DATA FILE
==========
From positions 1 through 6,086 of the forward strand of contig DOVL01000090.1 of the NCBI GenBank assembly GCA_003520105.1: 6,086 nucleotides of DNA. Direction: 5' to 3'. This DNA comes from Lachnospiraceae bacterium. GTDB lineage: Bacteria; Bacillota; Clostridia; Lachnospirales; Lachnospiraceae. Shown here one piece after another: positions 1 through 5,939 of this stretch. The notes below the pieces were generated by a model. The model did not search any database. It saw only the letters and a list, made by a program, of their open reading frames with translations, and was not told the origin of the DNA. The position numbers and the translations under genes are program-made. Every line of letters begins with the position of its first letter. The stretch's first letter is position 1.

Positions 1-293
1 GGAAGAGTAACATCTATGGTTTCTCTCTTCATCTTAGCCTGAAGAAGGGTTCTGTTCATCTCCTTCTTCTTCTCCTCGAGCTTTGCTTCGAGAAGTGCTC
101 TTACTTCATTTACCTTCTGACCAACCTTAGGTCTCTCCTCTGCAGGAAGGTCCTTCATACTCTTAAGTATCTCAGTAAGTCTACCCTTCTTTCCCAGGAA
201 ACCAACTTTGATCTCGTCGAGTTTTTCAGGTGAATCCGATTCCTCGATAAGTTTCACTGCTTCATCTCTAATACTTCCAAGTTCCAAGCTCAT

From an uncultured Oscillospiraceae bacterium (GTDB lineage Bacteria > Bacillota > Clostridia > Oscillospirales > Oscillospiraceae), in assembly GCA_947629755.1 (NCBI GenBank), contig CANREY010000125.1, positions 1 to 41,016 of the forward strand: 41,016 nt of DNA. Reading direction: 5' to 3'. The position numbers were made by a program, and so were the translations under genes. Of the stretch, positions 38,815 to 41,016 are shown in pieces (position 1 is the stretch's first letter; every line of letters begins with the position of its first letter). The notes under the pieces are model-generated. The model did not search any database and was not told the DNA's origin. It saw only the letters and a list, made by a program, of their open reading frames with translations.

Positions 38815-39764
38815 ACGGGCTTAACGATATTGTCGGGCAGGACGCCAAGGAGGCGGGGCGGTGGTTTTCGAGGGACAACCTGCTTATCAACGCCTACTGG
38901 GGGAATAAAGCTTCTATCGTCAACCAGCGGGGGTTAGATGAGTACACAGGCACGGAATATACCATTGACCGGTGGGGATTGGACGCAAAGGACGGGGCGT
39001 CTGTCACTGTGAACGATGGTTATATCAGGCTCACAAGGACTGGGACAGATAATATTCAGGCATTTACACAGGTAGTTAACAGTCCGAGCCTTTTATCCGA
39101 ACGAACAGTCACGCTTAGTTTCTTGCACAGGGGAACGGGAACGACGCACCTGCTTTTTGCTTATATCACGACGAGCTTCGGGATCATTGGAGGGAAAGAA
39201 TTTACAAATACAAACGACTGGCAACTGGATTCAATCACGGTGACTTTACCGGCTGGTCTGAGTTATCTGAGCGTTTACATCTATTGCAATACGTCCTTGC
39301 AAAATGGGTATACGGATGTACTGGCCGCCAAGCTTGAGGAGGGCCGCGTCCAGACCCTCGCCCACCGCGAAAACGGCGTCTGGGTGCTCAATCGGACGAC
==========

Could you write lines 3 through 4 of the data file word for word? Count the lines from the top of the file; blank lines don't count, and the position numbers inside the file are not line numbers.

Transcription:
1 GGAAGAGTAACATCTATGGTTTCTCTCTTCATCTTAGCCTGAAGAAGGGTTCTGTTCATCTCCTTCTTCTTCTCCTCGAGCTTTGCTTCGAGAAGTGCTC
101 TTACTTCATTTACCTTCTGACCAACCTTAGGTCTCTCCTCTGCAGGAAGGTCCTTCATACTCTTAAGTATCTCAGTAAGTCTACCCTTCTTTCCCAGGAA